Fed Rate Hike Is Unlikely, But Risks Loom

May 8, 2024

The Fed’s assurance that a rate hike is unlikely has calmed investors, but are they overlooking mixed economic signals? Here’s what to watch.

Lisa Shalett

Key Takeaways

  • The Fed’s recent dovish guidance may be lulling investors into complacency, but the labor market and growth data send mixed signals.
  • Unemployment is historically low, but a deep drop in posted job openings suggests cracks may be emerging in the labor market.
  • Economic growth data is also mixed, with a pullback in global manufacturing but solid trends in goods orders and capex.
  • Investors should monitor consumer and labor-market metrics and remain focused on portfolio diversification. 

U.S. Federal Reserve Chair Jerome Powell has, once again, appeased investors. Following the latest Federal Open Market Committee meeting, Powell indicated that while interest-rate cuts may be delayed amid stubborn inflation, it is unlikely that the central bank’s next move is a rate hike. That, combined with a slowdown in the pace at which the Fed is shrinking its balance sheet, helped reassure investors that financial conditions aren’t likely to tighten further in the near future.


The stock market has since recouped some of its April losses. However, Morgan Stanley’s Global Investment Committee is not convinced that the coast is clear. To the contrary, we are increasingly concerned that investors may be lulled into a false sense of security by the Fed’s guidance and may overlook mixed signals coming from two key areas of the economy.

Labor Market: Heating Up or Cooling Down?

In some ways, the job market still looks robust. The unemployment rate is a historically low 3.9%, and unemployment claims have remained consistently below the long-term average. Monthly job creation has been solid, even including the lower-than-expected April data, and the Employment Cost Index, a measure of what employers are paying in compensation, is annualizing at 4.8%, well above its pre-pandemic pace. Hiring intentions among large companies have improved, and consumer confidence metrics suggest that workers still think jobs are easy to get.


At the same time, there may be cracks emerging in the labor market. A recent Job Openings and Labor Turnover Survey revealed that job openings fell to their lowest level in three years, while quit rates have normalized, suggesting that employee bravado is fading. In addition, small-business hiring intentions have turned grim against the prospect of higher-for-longer interest rates.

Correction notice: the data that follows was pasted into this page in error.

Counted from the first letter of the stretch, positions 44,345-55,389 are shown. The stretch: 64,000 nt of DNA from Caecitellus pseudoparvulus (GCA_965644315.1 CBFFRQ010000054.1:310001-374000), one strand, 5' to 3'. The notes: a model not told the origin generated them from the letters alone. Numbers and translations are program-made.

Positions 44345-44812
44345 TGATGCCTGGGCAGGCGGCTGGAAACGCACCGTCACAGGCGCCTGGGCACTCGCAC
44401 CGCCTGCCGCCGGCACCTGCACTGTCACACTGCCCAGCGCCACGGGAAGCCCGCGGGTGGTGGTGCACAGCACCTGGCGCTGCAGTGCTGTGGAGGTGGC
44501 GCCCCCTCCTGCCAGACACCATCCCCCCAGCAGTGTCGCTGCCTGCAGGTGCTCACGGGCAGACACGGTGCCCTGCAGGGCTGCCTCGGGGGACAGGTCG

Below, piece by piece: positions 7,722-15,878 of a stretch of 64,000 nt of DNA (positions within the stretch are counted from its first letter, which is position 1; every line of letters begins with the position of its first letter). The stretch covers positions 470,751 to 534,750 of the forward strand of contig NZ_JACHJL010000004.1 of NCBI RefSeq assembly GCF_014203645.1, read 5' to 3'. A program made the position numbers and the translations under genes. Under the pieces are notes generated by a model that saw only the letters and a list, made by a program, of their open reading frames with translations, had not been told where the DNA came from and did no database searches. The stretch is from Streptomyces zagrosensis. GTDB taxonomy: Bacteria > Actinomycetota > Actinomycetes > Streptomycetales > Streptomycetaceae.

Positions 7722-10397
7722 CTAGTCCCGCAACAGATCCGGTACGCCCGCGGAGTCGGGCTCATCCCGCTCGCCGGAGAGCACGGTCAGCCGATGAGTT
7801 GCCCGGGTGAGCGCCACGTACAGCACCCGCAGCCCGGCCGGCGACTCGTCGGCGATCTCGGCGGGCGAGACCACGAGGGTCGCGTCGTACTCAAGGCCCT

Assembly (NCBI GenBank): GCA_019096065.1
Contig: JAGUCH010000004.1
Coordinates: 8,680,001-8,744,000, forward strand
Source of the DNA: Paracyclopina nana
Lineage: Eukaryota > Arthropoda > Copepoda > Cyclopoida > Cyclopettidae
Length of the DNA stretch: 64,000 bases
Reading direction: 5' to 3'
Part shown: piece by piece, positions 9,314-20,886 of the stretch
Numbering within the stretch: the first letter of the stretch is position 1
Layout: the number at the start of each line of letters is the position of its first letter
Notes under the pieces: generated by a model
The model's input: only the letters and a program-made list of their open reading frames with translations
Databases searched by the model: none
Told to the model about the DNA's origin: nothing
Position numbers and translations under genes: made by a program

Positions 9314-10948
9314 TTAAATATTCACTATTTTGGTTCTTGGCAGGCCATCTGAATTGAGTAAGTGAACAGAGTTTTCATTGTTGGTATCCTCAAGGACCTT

A Muddled Message on Growth

Data related to economic growth is equally messy. The 2024 rebound in global manufacturing now looks less impressive than it did in the first quarter. The S&P Global U.S. manufacturing purchasing managers’ index (PMI) was at 50 in April, indicating neither expansion nor contraction, and the Institute for Supply Management (ISM) Manufacturing Index slid back below expansion territory.


On the other hand, we are not seeing the decreases in demand that one might expect from higher-for-longer interest rates. For example, durable goods orders and capital spending trends remain solid. And notably, existing U.S. home prices continue to reaccelerate.

Should We Trust Fed Guidance?

The Global Investment Committee respects the important role that Fed guidance has played in shaping the market’s expectations since the 2007-08 financial crisis. But we increasingly question investors’ reliance on it in a data-dependent and normalizing world, in which central bankers’ forecasting acumen has proven no better than others’.


Keep in mind that the Fed, itself, doesn’t seem to have an explicitly stated framework on inflation or employment, despite its dual mandate to pursue maximum employment and price stability. Similarly, while Powell continues to assert that inflation is a result of supply shortfalls in the economy, we have yet to see him acknowledge the role of monetary or fiscally driven demand.


All this considered, even as Powell was explicit in his latest guidance that the Fed is not contemplating rate hikes, we are wary of central bank overconfidence. Given increasingly mixed data, separating noise from signal is hard, and odds of a policy mistake in either direction are rising.

How to Invest

Investors should keep an eye on consumer and labor-market metrics to determine whether they are heating or cooling, and prepare for markets to churn within a relatively narrow range.


Consider restoring over- or under-weight allocations in your portfolio back to longer-term targets and erring on the side of diversification. With mega-capitalization and large-cap equities likely to outperform small-caps, consider adding international exposure, staying neutral-to-underweight on longer-duration bonds, and using real assets and hedge funds to help mitigate emerging risks.


This article is based on Lisa Shalett’s Global Investment Committee Weekly report from May 6, 2024, “Delayed but Not Denied?” Ask your Morgan Stanley Financial Advisor for a copy. Listen to the audiocast based on this report.

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